throbber
Case 2:10-cv-05710-JLL-JAD Document 337 Filed 08/31/17 Page 1 of 21 PageID: 11346
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`NOT FOR PUBLICATION
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`UNITED STATES DISTRICT COURT
`DISTRICT OF NEW JERSEY
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`MARYANNE COSIMANO,
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`Civil Action No.: 10-57 10 (JLL)
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`Plaintiff,
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`OPINION
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`V.
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`TOWNSHIP OF UNION,
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`Defendant.
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`LINARES, Chief District Judge.
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`This matter comes before the Court by way of Defendant Township of Union (“Defendant”
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`or the “Township”)’s motion for judgment as a matter of law (“JMOL”) or, alternatively, for a new
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`trial. (ECF No. 324).’ Plaintiff, Ms. Maryanne Cosirnano, has opposed Defendant’s motion (ECF
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`No. 329), and Defendant has replied to that opposition (ECF No. 335). The Court has reviewed
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`all papers filed in support of and in opposition to the pending motion, and decides this matter
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`without oral argument pursuant to Federal Rule of Civil Procedure 78. For the reasons discussed
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`below, Defendant’s motion is granted in part and denied in part.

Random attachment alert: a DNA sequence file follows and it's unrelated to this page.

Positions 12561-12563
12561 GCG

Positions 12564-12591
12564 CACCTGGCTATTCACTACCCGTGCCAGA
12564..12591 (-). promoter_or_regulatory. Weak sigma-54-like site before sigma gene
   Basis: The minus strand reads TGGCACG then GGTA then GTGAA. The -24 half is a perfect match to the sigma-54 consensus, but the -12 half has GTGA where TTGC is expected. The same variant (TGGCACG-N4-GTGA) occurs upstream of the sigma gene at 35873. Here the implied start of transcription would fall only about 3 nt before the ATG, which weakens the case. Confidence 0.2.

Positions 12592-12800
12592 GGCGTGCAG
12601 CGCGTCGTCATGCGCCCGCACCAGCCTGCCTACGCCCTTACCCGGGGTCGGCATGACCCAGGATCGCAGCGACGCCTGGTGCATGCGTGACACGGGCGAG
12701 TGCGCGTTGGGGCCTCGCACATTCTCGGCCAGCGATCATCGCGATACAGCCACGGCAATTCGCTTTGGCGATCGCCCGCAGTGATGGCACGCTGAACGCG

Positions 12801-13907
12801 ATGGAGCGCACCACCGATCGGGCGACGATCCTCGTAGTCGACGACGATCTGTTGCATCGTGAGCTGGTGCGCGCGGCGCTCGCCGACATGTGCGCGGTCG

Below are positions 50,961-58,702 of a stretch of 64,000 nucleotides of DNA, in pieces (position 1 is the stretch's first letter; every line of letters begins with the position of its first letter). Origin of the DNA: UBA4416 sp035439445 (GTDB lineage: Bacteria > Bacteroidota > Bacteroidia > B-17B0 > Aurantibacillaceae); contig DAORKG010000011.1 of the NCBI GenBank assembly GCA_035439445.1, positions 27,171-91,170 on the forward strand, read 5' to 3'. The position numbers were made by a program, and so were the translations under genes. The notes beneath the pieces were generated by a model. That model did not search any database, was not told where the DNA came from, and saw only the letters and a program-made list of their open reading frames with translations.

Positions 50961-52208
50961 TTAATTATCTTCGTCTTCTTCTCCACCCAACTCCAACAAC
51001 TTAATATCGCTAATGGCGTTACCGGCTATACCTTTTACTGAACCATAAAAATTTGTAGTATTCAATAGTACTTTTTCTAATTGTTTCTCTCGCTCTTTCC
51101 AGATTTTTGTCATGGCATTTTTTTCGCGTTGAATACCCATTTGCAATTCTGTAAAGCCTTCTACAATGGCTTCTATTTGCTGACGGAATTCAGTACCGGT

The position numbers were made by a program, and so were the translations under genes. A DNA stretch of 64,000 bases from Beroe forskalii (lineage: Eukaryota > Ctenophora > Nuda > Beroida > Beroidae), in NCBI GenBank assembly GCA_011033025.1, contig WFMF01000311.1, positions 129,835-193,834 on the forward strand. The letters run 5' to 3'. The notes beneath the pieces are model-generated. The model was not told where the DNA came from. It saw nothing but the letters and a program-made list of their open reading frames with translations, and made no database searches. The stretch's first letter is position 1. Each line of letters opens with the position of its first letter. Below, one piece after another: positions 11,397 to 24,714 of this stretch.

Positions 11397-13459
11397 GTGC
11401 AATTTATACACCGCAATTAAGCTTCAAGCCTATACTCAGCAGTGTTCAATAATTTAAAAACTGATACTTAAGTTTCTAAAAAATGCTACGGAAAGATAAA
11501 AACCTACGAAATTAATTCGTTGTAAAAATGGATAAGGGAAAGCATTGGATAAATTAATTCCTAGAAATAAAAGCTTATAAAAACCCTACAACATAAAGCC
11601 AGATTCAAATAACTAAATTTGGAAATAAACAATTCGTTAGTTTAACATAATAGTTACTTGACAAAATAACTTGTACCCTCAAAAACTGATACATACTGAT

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`I.
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`Background
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`Both the Parties and this Court are quite familiar with the facts of this case. Accordingly,
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`While Plaintiff originally named the Township Administrator, Frank Bradley, and the Township
`Police Director, Daniel Zieser as Defendants to this matter, Plaintiffvoluntary dismissed the claims
`against Mr. Bradley prior to the commencement of trial, and this Court granted Director Zieser
`JMOL after the jury returned a verdict against Director Zieser (ECF Nos. 301, 203). Additionally,
`after the commencement of the trial, Plaintiff conceded to the dismissal of her claim for retaliation
`under 42 U.S.C. § 1983. This Opinion and the accompanying Order do not in any way reverse or
`alter the dismissal of the claims against Frank Bradley or Director Zieser or the dismissal of
`Plaintiffs claim under Section 1983.
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`1
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`

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`the Court will only discuss the facts herein to the extent necessary to resolve Defendant’s motion.
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`Trial on the above-captioned matter commenced on April 4, 2017. (ECF No. 276). At the